• Sunday, February 25, 2024
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Yara plans $2.5bn gas-based fertiliser plant in Africa

Yara International ASA, the largest publicly traded nitrogen-fertiliser seller, said it plans to build a $2.5bn plant in West or East Africa once gas projects come on-stream towards the end of the decade.

Yara has held initial talks with governments in countries such as Tanzania, Angola, Ghana, Nigeria and Mozambique about building a “considerable and world-class” urea factory to produce for African and foreign markets, Joergen Ole Haslestad, its chief executive officer said in an interview yesterday in, Addis Ababa.

“We would very much like to participate in greenfield fertiliser production developments,” he said. “This is probably three to four years down the road before it will materialise.”

Mozambique may become the world’s third-largest gas producer in 2018 after companies such as Eni SpA of Italy and Woodlands, Texas-based Anadarko Petroleum Corp. begin output from reserves estimated at 250trn cubic feet. Tanzania, which has the biggest reserves in east Africa after Mozambique with 46.5trn cubic feet, expects that figure to exceed 100trn cubic feet within the next two to three years, Energy Minister Sospeter Muhongo said in February.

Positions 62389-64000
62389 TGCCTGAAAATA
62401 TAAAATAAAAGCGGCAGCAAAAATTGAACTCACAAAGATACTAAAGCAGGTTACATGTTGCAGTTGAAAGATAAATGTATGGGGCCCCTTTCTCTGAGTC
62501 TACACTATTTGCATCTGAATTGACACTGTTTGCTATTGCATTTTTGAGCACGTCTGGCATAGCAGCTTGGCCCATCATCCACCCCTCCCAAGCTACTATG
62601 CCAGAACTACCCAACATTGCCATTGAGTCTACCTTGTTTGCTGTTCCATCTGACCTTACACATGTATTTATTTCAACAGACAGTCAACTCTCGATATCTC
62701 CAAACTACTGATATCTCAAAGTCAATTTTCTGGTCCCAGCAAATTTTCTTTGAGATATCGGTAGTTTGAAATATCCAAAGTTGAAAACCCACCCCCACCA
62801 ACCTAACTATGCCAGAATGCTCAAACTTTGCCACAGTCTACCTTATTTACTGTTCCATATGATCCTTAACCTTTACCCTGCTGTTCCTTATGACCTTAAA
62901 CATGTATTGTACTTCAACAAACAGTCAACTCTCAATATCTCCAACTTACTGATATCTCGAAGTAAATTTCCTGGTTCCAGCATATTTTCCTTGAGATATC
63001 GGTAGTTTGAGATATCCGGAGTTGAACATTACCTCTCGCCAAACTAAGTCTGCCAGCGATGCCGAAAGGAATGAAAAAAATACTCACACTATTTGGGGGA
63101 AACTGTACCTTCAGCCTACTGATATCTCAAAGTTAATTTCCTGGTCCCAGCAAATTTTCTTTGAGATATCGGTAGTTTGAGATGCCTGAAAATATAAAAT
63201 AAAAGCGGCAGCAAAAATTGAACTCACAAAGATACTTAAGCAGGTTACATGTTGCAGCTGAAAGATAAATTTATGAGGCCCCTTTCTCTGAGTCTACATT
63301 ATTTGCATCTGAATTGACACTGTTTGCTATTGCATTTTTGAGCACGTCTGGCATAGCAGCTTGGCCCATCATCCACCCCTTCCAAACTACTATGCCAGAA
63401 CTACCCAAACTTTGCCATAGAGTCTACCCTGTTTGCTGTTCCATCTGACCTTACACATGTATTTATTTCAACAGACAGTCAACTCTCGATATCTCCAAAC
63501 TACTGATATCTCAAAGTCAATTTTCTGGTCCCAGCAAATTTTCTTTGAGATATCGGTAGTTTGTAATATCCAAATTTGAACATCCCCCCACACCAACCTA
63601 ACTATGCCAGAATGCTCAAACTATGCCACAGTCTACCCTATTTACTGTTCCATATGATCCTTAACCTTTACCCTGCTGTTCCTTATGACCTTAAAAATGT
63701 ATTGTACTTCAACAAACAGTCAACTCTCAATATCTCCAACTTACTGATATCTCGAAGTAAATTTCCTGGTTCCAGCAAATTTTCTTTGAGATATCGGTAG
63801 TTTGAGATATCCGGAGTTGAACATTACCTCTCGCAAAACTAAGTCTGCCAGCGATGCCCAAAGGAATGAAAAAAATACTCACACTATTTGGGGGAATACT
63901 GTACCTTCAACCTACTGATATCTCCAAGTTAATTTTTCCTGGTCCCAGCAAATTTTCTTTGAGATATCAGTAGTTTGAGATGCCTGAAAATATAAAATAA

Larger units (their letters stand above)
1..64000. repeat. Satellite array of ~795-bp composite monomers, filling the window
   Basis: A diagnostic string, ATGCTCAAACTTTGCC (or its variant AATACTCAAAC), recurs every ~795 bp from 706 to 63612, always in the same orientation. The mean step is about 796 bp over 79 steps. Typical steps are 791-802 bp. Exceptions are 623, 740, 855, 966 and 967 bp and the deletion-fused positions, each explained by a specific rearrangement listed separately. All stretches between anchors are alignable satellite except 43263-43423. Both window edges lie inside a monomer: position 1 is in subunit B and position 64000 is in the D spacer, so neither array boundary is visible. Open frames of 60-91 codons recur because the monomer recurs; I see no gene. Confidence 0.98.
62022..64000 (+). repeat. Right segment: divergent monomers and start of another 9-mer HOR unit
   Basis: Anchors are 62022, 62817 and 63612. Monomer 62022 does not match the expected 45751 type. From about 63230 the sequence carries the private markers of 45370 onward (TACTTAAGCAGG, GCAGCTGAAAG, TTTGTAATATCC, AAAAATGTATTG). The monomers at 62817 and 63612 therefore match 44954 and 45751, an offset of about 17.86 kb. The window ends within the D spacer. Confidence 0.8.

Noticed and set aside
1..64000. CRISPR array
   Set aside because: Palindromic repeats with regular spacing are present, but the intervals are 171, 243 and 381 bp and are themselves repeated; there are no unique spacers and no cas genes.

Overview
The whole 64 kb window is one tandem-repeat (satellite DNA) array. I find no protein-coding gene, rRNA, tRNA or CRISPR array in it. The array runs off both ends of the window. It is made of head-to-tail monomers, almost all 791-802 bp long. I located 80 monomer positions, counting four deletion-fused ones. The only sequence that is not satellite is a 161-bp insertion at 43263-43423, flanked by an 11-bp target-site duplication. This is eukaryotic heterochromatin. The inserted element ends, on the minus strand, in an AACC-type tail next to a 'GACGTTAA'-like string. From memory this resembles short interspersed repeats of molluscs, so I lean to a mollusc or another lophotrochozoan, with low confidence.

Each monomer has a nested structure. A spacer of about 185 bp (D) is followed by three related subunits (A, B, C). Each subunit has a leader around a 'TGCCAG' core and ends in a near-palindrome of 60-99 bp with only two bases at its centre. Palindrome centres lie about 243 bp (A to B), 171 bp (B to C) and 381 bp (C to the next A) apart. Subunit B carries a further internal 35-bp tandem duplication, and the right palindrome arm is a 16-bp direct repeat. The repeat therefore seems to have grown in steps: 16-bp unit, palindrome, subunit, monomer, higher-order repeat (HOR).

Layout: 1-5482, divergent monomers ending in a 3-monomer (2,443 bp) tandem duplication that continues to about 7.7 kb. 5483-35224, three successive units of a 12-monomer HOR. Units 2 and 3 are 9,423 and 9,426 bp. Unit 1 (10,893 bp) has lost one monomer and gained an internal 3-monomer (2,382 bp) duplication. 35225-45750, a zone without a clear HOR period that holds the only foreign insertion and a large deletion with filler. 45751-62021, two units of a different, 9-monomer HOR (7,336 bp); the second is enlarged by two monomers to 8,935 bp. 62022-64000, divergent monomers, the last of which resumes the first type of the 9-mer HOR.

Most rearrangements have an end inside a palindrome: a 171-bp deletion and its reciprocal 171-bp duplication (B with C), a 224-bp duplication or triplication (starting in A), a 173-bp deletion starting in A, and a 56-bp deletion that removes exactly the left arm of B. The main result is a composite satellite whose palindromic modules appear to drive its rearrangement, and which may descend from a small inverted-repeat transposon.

“Obviously the west part of Africa is good for Latin America where have big operations,” Haslestad said about the export possibilities from the planned fertiliser plant. “So we can take advantage of that.”

Yara, based in Oslo, plans to add to its existing seven African bagging and warehousing facilities by opening a $20m unit close to the harbour in Dar es Salaam, Tanzania’s commercial capital, in October. It plans a similar venture in Ghana once the economic situation improves in that country, Haslestad said.

Ghana has turned to the IMF for help in rescuing its currency, which has lost 37 percent against the dollar this year.

A decision on whether to proceed with potash extraction at Yara’s majority-owned project in northeast Ethiopia will probably be made early next year, he said. Production of sulphate of potash for export could then begin three years later from what would be a $1bn project, according to Haslestad.

“There will be resources enough for having mining operations there for the next 30 to 40 years,” he said.

The company expects to see sales grow “gradually” in Africa, which is the world’s fastest-growing fertiliser market, he said.